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Tripping the Live Fantastic
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This 2 CD set is an out of print collectible! It is the original Capitol release. Catalog CDP 7 94778 2. There is a saw mark on the spine of the case.
Paul McCartney's world tour of 1989-1990 was big news, and with good reason--after a decade that saw him lose much of his critical and commercial credibility, McCartney had plenty to prove. Backed by an ace band that included Robbie McIntosh of the Pretenders and Hamish Stuart of the Average White Band, McCartney reasserted his relevance on a nightly basis, reminding the world that he'd not only written some of the best songs of the last 30 years, but that he was still capable of rocking the hell out of them. This two-disc, 30-track souvenir of the tour (a single-disc, 17-track distillation was also released) may lean a little too heavily on songs from Flowers in the Dirt, but the jaw-dropping live medley of "Golden Slumbers," "Carry That Weight," and "The End" is more than worth the price of admission. --Dan Epstein
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The songs chosen for this tour drew record crowds, that's for sure, and perhaps it was inevitable that fans responded most strongly to the Beatles tunes, but Faul McCartney's songs from "Flowers in the Dirt" did much to impress, if only for the fact that they contain some of his most compelling, wizened, and heartfelt sentiments regarding middle-age issues.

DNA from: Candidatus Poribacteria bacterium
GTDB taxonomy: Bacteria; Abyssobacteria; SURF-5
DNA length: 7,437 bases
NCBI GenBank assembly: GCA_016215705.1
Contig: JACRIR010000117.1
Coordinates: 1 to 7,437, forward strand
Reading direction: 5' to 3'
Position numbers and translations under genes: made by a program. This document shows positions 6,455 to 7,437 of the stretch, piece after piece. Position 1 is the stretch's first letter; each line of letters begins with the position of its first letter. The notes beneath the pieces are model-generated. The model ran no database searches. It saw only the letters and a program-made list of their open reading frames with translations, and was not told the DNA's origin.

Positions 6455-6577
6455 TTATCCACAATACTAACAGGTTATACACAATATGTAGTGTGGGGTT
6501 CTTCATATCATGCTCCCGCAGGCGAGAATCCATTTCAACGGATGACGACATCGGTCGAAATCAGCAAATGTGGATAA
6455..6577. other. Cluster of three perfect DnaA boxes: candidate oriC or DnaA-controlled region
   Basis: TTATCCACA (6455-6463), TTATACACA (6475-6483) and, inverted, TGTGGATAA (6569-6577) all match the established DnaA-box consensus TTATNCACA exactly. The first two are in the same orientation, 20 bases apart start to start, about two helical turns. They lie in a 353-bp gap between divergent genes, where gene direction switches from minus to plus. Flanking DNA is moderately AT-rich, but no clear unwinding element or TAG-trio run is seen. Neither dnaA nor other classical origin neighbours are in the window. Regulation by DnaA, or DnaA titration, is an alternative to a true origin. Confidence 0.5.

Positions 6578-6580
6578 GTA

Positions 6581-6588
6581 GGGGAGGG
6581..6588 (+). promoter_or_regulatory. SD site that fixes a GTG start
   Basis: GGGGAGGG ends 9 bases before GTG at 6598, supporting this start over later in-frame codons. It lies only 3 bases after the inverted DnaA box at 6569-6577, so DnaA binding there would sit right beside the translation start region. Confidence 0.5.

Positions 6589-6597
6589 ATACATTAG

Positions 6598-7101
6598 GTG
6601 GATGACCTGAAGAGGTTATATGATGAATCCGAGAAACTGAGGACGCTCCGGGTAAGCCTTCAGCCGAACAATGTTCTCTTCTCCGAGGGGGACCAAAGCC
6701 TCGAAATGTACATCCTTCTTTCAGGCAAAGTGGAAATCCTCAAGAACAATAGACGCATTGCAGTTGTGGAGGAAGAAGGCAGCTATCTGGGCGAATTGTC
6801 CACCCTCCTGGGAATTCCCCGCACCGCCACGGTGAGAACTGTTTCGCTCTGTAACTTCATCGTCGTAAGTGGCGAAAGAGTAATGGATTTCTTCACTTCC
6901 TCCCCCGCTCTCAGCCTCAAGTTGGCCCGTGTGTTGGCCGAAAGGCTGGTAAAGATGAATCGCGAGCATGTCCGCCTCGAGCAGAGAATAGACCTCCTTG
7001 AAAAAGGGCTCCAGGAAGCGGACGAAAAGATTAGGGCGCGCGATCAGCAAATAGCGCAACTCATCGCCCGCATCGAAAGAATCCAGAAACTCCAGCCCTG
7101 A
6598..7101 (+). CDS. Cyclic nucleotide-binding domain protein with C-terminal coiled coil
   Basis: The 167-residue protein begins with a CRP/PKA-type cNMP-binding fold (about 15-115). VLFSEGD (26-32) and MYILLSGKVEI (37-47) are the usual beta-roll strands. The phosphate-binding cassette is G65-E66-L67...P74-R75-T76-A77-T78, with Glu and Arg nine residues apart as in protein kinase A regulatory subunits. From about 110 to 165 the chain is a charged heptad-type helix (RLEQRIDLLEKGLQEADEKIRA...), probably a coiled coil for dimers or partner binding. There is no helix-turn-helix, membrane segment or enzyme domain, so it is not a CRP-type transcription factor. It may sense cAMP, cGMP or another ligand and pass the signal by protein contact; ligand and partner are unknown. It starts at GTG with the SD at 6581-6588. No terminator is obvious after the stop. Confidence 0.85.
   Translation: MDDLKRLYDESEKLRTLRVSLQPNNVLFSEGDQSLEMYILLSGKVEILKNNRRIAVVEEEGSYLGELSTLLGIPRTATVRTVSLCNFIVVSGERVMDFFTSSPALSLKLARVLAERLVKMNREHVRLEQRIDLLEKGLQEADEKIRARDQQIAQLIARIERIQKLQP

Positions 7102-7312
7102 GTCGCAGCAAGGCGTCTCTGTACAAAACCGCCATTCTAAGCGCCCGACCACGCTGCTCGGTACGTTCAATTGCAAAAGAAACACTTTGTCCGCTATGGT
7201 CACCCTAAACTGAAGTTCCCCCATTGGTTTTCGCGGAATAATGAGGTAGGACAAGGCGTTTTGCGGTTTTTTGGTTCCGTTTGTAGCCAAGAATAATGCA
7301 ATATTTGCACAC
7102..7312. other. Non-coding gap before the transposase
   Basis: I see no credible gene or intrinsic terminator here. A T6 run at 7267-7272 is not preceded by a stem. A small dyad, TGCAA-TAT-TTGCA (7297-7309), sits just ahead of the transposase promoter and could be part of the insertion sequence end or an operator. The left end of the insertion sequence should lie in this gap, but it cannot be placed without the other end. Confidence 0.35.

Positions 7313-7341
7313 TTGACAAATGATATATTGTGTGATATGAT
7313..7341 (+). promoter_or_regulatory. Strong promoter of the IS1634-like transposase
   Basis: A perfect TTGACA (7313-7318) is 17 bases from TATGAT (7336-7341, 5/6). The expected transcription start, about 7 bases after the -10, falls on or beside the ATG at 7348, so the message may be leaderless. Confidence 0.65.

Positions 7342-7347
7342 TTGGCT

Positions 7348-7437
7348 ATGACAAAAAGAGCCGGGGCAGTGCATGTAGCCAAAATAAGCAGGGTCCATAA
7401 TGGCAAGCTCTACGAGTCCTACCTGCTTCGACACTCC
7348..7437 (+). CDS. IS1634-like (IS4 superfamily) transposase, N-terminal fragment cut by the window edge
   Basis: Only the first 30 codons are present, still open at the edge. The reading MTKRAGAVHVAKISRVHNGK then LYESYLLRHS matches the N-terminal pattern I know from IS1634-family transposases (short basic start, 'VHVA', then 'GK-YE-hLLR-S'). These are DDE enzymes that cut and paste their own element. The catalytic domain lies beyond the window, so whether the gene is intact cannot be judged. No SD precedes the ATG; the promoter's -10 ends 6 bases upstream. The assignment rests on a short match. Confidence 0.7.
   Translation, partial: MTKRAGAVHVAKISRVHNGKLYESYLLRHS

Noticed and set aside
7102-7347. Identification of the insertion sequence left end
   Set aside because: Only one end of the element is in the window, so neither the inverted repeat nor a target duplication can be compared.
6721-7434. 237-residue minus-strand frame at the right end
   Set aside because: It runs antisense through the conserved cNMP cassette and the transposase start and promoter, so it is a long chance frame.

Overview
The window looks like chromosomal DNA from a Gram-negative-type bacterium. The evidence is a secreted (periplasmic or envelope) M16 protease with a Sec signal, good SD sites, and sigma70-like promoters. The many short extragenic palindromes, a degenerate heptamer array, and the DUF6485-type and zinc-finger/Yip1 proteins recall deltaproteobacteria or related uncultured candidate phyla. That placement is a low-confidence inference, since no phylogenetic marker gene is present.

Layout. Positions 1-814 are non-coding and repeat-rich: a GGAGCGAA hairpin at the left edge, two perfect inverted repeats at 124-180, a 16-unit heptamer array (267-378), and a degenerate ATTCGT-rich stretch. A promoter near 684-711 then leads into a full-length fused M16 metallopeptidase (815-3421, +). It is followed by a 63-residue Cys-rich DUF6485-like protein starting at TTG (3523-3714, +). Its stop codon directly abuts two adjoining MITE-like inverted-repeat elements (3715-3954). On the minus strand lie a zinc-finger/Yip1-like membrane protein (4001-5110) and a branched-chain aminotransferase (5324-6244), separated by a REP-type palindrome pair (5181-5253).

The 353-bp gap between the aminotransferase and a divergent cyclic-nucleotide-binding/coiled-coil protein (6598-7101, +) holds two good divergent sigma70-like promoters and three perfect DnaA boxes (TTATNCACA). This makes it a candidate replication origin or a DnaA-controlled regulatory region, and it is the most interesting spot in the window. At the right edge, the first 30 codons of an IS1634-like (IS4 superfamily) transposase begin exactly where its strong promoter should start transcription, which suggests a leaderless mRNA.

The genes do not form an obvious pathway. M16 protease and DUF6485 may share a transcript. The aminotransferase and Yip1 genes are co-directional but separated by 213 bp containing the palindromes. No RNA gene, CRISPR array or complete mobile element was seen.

"Rough Ride" is one of his best lyrics about the journey of life and how much better the it becomes once we find and travel alongside that individual that makes the ride bearable, perhaps even wonderful.
"We Got Married" is another tune immediately understandable if you've traded vows and faced the trials and joys that come with such commitment.
"Put it There," still one of my favorites from the man, highlights the strain and sensitivity that exists between fathers and sons, and why such tensions need not carry through an entire lifetime.
And finally, there's "My Brave Face," an instantly likable classic dealing with marriage in crisis and the resulting loneliness and confusion that follows in the wake of a partner's departure.
Now, placed in such a context, the Beatles tunes start to take on new meaning. I hear songs like "The Long and Winding Road" and "Let It Be" with new ears. The impermanence of things is deeply felt in Faul's lyrics, especially when sung by the older man. And "Yesterday," the quintessential song of loss and heartbreak, is an almost completely different song as a result.
Wings and Beatles what more could you ask for
again guitar solos are amazing! Love it